January 11th, marks the 100-year anniversary of the first-ever injection of insulin administered. On this day, 100 years ago, Banting & Best administered the first injection of insulin to a young 14-year-old boy, Leonard Thompson with a two-year history of diabetes who was being kept alive essentially by starvation. Weighing just 65lbs, he was dull and listless and smelled of acetone (ketosis).
On January 11, 1922, Banting and Best took their extract to Ward H of Toronto General Hospital, and the first-ever injection of insulin was administered to Leonard Thompson by an intern. Leonard’s blood glucose fell from 440 to 320, but he developed a sterile abscess and further injections were cancelled. Further work was undertaken to purify the extract in a reproductive way and Leonard subsequently received an injection at 11 am on January 23rd, a second dose that evening, and then two injections the next day. His blood glucose became normal, and the ketones disappeared.
It is hard to describe the impact this must have had and the astonishment the doctors, nurse, and his parents must have felt when they witnessed such a seriously ill child coming back to full like and vigour.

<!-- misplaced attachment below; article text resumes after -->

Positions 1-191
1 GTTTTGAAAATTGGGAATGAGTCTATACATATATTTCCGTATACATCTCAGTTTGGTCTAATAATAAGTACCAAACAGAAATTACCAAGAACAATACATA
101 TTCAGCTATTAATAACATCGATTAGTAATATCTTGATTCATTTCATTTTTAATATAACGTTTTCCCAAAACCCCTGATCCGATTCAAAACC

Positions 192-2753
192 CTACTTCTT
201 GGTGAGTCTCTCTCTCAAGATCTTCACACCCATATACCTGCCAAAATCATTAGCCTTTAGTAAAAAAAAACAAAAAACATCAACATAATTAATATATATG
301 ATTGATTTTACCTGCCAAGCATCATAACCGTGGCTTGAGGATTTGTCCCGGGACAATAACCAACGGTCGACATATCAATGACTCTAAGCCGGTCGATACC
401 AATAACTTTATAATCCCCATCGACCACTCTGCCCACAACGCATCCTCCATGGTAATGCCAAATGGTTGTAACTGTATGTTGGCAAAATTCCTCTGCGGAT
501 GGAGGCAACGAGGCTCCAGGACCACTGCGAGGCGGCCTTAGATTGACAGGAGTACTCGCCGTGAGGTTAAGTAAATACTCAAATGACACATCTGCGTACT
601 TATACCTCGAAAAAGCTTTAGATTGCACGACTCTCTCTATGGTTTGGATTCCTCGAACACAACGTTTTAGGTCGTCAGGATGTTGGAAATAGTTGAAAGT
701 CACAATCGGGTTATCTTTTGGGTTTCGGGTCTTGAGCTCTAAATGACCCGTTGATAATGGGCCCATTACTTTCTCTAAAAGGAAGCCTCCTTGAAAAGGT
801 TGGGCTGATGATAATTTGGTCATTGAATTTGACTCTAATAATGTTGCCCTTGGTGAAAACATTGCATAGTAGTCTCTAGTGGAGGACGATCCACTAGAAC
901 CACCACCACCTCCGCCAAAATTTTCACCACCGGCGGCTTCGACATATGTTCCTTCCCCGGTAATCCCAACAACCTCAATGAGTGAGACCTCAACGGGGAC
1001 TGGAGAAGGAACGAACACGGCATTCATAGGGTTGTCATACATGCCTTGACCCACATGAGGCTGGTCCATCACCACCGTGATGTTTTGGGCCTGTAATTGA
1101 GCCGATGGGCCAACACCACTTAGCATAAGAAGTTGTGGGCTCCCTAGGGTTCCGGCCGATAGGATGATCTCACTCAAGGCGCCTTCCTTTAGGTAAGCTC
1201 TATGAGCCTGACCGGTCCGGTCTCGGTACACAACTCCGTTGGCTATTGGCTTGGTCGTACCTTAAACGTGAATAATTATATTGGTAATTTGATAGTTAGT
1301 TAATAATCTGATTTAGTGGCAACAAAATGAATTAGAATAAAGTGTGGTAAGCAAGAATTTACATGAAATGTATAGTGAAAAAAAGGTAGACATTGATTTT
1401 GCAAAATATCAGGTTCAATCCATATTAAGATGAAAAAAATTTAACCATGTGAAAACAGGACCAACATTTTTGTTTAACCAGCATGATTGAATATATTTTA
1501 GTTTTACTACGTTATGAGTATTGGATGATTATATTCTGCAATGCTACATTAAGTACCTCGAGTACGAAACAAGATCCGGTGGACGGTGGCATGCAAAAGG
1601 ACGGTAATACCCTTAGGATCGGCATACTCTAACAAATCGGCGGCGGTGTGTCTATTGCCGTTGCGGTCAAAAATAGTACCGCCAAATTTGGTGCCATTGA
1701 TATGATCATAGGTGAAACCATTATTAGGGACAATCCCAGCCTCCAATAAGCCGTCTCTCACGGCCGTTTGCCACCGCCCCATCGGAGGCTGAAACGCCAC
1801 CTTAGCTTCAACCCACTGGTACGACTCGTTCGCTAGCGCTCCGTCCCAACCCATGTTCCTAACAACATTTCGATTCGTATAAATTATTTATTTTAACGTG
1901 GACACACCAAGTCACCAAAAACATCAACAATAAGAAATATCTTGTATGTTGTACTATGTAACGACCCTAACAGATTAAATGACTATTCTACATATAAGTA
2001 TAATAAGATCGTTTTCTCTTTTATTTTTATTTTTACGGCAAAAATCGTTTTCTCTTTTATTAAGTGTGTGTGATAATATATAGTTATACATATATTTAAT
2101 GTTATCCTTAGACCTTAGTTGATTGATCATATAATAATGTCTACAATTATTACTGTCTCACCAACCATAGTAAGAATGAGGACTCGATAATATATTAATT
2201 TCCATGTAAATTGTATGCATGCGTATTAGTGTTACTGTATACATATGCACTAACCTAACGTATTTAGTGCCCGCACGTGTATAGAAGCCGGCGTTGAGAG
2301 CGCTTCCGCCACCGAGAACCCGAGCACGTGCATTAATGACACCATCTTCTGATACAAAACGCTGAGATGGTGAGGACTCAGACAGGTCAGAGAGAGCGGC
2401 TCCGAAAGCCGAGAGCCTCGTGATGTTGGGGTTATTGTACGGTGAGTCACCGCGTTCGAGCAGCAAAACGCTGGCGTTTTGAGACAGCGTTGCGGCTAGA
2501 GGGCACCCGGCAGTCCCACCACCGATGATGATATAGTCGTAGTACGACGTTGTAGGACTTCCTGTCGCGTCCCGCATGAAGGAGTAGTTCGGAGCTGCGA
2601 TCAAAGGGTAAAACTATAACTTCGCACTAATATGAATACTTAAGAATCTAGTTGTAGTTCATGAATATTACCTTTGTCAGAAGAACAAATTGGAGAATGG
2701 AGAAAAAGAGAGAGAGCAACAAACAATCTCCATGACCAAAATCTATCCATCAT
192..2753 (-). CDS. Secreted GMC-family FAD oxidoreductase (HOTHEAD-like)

Since then, we have seen many research findings which have improved the lives of millions of people with diabetes worldwide and research still continues today. In Ireland, the charity Diabetes Ireland Research Alliance, a subsidiary of Diabetes Ireland, has the specific aim of promoting, supporting, and funding research related to the causes, prevention, and cure of diabetes and into improvements in the management of the condition and its complications.
Mark this special anniversary by making a donation to Diabetes Ireland Research Alliance.
For further information on the history of insulin,
For further information on Diabetes Ireland Research Alliance,